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The Federal Reserve: You Just Can't Make This Stuff Up

Friday, October 17, 2014

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Oh. My. God.  You just can't make this stuff up.

Fed Chair Janet Yellen just said she was "greatly concerned" about income inequality, and the inability of people to advance economically because it is harder to get an education and start a business.

The truth of this is depressing enough.  What is depressing in the extreme is to hear no less than the Chair of the Federal Reserve sit there and wring her hands, wondering why.  Let's review:

In her speech, Yellen did not attempt to answer what she called the 'difficult questions of how best to fairly and justly promote equal opportunity.'

Uh, madam Chair, I can answer that supposedly difficult question with one word.


When the money supply is constrained by a hard asset like gold held in reserve by the Treasury, a fundamental equality between the creditor and debtor is enforced by nature and mathematics.  The creditor, because they know no one will be able to come to their rescue by printing more money, is forced to actually assume risk when lending.  The debtor is forced to think twice before borrowing because they cannot count on the value of their debt going down as more money is printed.  What this does is force a preference for actual production in the allocation of the nation's money supply.  (Credit is part of the money supply - not just the currency in our wallets.)

Right now the nation's money supply is allocated to politically preferred uses (government debt).  Make no mistake, this is true under both parties.  Under Republicans, defense programs metastasize into bureaucracies looking for ways to spend money at the end of each fiscal year.  Under Democrats it is social programs scurrying about throwing money around come "use-it-or-lose-it" time.  Either way, this is allocation toward political preferences, not towards the improvement of products and services or to the delivery of those products and services - also known as wealth creation.

The money supply is also allocated to speculative uses, also known as the Blackjack table of the commodities markets where hedge funds use Big Data to count the cards and place their bets when the count is in their favor.  Prices of end user products (like gasoline) spike higher and faster as the markets register the false demand of these bets.  The purchasing power of ordinary people in terms of the things produced with these commodities is stolen and then traded on the options market as a discount to the spot price of the commodity being contracted for.

Kinda hard to get your head wrapped around that, but at the end of the day it's called theft - pretty sophisticated theft, but theft just the same.

Consider a possible choice: I have figured out how to make a better mousetrap.  I have done my research and figure I can borrow some money, build a factory, acquire the raw materials, build my better mousetrap and make about a 5-10 percent margin.  That margin is real wealth because it results from actually improving something - the mousetrap.  But why would I bother when I can borrow that same money essentially for free and drop it in a hedge fund and make 20% speculating on oil?  That 20%, though, comes at the cost of the purchasing power of ordinary people in terms of things like a tank of gasoline.  I am getting richer stealing that purchasing power than I would otherwise get actually producing/improving things in the real economy.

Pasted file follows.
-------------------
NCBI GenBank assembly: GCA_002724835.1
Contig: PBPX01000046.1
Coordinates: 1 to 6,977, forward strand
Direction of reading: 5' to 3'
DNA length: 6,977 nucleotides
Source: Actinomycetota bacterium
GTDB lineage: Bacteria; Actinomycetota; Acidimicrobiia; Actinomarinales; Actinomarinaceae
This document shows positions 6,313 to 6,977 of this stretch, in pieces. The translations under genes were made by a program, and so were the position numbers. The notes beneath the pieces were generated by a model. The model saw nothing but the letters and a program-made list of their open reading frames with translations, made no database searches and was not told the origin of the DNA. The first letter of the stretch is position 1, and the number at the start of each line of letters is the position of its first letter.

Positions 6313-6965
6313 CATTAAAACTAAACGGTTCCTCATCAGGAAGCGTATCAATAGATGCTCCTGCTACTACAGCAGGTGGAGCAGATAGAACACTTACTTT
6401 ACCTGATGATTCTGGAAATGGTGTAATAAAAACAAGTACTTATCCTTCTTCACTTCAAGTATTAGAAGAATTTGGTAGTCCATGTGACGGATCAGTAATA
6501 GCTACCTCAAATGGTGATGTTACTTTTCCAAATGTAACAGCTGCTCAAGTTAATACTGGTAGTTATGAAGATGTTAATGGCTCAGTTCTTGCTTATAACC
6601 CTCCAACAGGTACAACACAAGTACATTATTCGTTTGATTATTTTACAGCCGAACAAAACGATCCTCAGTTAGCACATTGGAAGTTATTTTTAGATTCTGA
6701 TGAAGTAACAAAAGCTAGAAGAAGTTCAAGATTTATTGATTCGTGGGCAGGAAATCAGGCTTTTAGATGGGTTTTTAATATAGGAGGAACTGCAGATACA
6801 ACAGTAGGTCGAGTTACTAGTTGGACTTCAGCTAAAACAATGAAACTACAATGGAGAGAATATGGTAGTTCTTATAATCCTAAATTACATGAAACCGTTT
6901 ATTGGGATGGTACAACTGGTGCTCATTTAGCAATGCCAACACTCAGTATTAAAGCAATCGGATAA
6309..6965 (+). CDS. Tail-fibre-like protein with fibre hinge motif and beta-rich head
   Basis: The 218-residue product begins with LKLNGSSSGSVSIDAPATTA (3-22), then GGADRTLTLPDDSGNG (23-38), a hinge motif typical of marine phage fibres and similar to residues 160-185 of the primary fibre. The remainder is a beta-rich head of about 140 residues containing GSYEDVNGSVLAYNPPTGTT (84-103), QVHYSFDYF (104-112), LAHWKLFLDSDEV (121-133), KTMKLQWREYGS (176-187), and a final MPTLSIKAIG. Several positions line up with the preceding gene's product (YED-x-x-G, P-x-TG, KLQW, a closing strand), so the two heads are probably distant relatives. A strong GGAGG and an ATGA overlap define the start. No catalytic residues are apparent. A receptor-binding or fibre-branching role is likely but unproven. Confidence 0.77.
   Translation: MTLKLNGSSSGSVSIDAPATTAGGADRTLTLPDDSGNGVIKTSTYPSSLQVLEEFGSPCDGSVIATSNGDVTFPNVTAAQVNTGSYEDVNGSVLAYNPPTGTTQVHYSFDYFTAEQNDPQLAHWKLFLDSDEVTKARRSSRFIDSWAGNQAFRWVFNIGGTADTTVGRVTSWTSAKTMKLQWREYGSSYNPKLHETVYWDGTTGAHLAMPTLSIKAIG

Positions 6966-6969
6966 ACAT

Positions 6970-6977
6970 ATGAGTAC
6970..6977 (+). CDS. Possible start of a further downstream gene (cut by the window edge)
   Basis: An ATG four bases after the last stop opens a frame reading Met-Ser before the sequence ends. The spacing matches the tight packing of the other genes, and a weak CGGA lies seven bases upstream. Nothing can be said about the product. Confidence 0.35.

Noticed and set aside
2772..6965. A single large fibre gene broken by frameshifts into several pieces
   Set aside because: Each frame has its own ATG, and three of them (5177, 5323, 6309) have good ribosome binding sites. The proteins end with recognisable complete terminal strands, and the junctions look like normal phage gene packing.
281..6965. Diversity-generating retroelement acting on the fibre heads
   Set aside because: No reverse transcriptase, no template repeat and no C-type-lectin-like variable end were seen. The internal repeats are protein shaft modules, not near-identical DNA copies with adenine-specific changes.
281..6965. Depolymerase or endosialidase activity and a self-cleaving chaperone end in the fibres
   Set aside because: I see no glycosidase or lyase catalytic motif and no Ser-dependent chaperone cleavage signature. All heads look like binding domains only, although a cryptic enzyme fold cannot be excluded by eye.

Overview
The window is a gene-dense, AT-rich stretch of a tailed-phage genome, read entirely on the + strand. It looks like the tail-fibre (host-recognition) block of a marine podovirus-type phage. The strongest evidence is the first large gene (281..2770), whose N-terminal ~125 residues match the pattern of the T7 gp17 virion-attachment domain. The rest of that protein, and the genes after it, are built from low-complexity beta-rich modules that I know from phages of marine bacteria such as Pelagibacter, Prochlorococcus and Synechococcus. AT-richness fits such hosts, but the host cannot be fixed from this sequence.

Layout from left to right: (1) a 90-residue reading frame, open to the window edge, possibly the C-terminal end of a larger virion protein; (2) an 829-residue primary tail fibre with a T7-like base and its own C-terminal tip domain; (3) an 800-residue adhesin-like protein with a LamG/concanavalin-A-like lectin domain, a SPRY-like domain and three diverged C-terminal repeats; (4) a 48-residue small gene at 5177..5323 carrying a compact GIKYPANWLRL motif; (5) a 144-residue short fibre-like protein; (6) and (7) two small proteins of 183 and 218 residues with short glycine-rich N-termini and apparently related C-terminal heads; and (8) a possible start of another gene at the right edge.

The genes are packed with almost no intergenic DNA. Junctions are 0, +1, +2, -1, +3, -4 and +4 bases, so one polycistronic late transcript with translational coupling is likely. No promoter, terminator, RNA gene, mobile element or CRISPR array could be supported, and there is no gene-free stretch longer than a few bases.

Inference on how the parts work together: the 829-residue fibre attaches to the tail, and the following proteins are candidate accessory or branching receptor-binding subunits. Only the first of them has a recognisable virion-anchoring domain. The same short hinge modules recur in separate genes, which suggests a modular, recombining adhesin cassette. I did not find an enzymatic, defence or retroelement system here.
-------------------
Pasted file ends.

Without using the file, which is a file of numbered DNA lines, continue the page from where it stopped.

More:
And our dear Fed Chair sits there and wonders why income inequality is getting worse, kids can't go to college and small businesses cannot get loans?  As my kids would say: Really?


As she leads the Fed in their money printing enterprise - and now they're talking about keeping it up because of the market's recent volatility - she actually sits there and wonders why college is out of reach for more and more people?  Home prices skyrocketed before that bubble burst in 2008 because excess credit - made possible by an unrestrained money supply - forced lending standards down.  There is over $1T in student loans outstanding - borrowed by banks for free, lent out at 6-odd percent, guaranteed by tax-payers and not dischargeable in bankruptcy - and Yellen sits there and wonders why tuition has skyrocketed?


The Federal Reserve has turned the temple of the free market into a den of thieves.


  1. This is simply ridiculous. In another column, you complain about deflation as eroding confidence in money itself, and correctly note the corrosive effect of the deflationary spiral on the economy as everyone hoards currency.

    Don't you see that this is exactly what would happen with a gold standard? The supply of gold doesn't expand at the same rate as the economy, which means that it's either going to be inflationary or deflationary based on how much is being produced.

    There's a good reason that no modern economy uses gold as its currency.

  2. It is only ridiculous if 1) by 'gold standard' I mean 'gold exchange standard' - which I don't; and 2) if the price of gold were set at a ridiculously low level vis-a-vis the base money supply - which is how we got the Great Depression.

    The reason no modern economy uses gold is because it restrains the politicians' ability to make promises which cannot otherwise be kept without ever increasing the public debt.

    As I have written here: it is possible to use our oil and gas reserves to execute an equity for debt swap between the Treasury and the Fed to soak up some of the excess money without destroying the bond market. By securitizing royalty revenue, we can effectively monitize oil/gas reserves over five years and use that info to then calibrate the price of gold and silver such that we do not execssively deflate the money supply.


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